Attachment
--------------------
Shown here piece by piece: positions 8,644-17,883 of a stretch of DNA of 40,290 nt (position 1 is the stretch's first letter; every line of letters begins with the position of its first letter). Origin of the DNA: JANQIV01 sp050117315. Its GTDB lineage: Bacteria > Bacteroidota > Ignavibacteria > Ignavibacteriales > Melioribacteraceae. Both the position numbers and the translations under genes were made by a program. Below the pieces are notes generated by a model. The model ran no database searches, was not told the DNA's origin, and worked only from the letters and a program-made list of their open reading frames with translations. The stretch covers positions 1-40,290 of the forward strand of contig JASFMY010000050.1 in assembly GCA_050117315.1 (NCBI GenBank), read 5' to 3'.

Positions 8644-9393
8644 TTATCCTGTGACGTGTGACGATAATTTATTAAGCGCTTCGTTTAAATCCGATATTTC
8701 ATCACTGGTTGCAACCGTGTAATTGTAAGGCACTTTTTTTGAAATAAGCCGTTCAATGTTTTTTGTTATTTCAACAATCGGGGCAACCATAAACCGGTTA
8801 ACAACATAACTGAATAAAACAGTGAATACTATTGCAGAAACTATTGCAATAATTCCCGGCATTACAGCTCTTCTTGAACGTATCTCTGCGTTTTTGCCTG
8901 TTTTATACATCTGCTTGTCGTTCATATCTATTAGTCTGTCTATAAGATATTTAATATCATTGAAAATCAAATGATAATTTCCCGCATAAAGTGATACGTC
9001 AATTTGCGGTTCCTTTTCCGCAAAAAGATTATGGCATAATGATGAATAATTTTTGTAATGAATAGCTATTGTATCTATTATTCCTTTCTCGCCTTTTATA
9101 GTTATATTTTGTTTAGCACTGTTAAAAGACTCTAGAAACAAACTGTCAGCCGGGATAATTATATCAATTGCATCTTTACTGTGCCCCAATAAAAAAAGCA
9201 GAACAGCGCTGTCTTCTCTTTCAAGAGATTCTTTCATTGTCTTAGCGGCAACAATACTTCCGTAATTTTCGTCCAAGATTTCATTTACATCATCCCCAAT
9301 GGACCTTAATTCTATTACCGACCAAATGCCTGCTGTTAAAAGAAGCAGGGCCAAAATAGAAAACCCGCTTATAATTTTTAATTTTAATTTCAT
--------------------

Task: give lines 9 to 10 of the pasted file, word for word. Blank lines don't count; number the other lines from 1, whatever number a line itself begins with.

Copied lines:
9201 GAACAGCGCTGTCTTCTCTTTCAAGAGATTCTTTCATTGTCTTAGCGGCAACAATACTTCCGTAATTTTCGTCCAAGATTTCATTTACATCATCCCCAAT
9301 GGACCTTAATTCTATTACCGACCAAATGCCTGCTGTTAAAAGAAGCAGGGCCAAAATAGAAAACCCGCTTATAATTTTTAATTTTAATTTCAT